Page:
How can we use the mayoral election results in the exams?
6 new mayors were elected (Conservatives won 4, Labour 2). This is particularly useful for:
Unit 1 Elections: The electoral system used was SV. In the case of the Labour victories in Manchester and Liverpool, no second round of votes was required, since the Labour candidate won over 50%. However, in other cases the vote was very close; in Tees Valley the Conservative candidate had only a 481 vote lead after the first round, but was able to extend it once second preferences were applied. In no case did the second preferences change the winner (i.e. nobody was able to come from second place and win). Also, all posts were won by the two big parties – this is often a feature of SV since it removes all but the top two candidates after the first round, confirming two party dominance.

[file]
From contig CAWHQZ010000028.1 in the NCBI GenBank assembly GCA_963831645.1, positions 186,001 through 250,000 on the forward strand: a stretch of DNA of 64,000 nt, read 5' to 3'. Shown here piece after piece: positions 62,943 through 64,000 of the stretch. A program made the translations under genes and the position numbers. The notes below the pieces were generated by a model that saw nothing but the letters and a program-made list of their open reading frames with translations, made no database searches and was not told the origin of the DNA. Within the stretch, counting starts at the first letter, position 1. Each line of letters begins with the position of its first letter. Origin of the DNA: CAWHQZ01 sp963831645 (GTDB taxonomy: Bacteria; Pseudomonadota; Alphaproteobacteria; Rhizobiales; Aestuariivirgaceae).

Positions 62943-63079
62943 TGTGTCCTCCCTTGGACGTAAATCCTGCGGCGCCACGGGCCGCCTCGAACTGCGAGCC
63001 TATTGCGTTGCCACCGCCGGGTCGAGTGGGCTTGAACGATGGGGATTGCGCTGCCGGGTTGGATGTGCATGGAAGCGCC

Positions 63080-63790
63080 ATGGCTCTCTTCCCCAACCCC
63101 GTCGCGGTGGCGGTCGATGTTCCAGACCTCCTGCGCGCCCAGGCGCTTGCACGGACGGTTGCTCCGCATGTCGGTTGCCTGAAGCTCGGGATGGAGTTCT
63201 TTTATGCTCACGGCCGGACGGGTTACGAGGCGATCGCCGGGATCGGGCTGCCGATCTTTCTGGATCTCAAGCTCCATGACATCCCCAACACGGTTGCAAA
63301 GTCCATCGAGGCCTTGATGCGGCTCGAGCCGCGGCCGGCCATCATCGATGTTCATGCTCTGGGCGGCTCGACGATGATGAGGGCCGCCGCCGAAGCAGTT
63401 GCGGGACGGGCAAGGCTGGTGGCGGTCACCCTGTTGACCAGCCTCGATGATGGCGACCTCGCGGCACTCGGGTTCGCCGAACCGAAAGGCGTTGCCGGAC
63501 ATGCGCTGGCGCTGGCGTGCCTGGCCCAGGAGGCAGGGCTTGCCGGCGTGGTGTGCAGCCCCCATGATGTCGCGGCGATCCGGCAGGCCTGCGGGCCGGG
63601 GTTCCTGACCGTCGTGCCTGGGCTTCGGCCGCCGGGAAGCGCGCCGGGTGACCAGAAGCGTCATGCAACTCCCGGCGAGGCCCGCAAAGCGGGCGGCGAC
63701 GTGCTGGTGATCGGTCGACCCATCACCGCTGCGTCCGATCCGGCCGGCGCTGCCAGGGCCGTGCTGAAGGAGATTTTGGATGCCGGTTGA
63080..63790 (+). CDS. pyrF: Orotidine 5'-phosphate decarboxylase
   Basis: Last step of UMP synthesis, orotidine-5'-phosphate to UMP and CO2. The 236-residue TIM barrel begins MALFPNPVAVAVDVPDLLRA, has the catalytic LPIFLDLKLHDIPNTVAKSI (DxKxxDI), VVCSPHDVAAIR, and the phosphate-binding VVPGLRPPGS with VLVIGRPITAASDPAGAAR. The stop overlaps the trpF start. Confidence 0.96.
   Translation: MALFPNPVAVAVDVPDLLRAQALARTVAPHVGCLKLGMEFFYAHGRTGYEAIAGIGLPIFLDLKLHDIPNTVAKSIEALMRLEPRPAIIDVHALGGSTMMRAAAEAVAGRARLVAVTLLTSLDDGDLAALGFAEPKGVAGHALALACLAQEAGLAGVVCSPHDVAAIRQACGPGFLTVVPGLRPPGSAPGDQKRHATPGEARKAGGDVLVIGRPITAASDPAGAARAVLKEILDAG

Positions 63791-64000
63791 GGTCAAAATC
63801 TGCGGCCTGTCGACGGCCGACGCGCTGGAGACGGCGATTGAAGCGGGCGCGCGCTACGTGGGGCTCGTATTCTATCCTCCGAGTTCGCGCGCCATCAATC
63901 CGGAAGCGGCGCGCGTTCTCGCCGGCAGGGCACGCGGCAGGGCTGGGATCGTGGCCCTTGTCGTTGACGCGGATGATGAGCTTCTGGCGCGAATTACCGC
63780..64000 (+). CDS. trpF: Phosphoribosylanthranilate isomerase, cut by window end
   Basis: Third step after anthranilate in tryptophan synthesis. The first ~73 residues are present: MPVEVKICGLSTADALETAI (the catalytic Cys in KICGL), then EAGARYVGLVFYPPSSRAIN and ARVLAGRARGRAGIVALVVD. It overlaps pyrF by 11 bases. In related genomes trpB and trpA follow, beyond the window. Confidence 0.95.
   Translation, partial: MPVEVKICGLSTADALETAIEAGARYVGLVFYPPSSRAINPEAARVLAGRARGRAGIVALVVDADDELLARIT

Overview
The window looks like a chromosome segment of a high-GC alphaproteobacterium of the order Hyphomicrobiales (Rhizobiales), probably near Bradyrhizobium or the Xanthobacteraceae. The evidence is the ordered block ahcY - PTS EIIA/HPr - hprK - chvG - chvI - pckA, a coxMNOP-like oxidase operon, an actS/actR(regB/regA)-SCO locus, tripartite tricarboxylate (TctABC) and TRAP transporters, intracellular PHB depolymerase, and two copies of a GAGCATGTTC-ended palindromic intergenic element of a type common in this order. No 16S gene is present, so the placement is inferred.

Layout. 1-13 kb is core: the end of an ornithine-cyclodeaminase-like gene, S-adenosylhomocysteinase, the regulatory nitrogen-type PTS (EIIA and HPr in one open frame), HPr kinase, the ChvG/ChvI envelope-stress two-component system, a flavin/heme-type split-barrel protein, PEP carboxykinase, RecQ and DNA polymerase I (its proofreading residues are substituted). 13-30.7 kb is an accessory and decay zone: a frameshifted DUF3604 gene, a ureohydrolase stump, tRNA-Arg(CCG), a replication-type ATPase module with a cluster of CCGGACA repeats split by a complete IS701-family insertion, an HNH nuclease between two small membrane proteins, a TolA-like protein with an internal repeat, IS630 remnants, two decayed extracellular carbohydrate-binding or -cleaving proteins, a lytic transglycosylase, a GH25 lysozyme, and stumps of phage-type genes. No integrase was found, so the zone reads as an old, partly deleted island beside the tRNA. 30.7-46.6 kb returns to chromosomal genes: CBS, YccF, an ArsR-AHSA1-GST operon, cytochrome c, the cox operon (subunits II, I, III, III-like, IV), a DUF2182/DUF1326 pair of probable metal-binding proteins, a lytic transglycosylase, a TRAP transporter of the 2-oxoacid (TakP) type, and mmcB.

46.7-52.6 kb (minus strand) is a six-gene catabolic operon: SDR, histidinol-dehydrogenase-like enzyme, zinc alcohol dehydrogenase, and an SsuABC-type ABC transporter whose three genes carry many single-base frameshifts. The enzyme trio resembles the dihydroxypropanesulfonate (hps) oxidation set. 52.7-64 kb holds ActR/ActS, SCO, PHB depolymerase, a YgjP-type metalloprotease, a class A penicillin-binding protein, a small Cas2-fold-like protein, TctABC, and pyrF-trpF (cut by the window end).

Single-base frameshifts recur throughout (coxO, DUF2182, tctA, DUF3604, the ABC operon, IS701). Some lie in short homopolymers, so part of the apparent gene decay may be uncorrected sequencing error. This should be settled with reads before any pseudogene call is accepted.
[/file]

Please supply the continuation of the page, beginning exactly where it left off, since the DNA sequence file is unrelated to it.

Unit 1 Democracy & Participation: Turnout was very low – just 21% in Tees Valley and only Cambridgeshire exceeded 30%. This raises questions about a participation crisis and low levels of democratic engagement, as well as the mandate of the victors.
Furthermore, the very creation of the new ‘metro-mayor’ posts is useful as evidence for enhancing democracy. The powers of these mayors varies considerable, with Andy Burnham in Greater Manchester the most powerful. By some measures, Burnham will now have more power than the mayor of London, his Labour colleague Sadiq Khan. He will have various Greater Manchester-wide powers and responsibilities including for the fire service, transport, planning and housing and those previously held by the police and crime commissioner (PCC) who lost his job the moment the result was announced. He is also be the only elected mayor in the UK to have oversight of the health and social care budget, newly integrated and worth £6bn. This is a good example of local devolution and making the UK more democratic.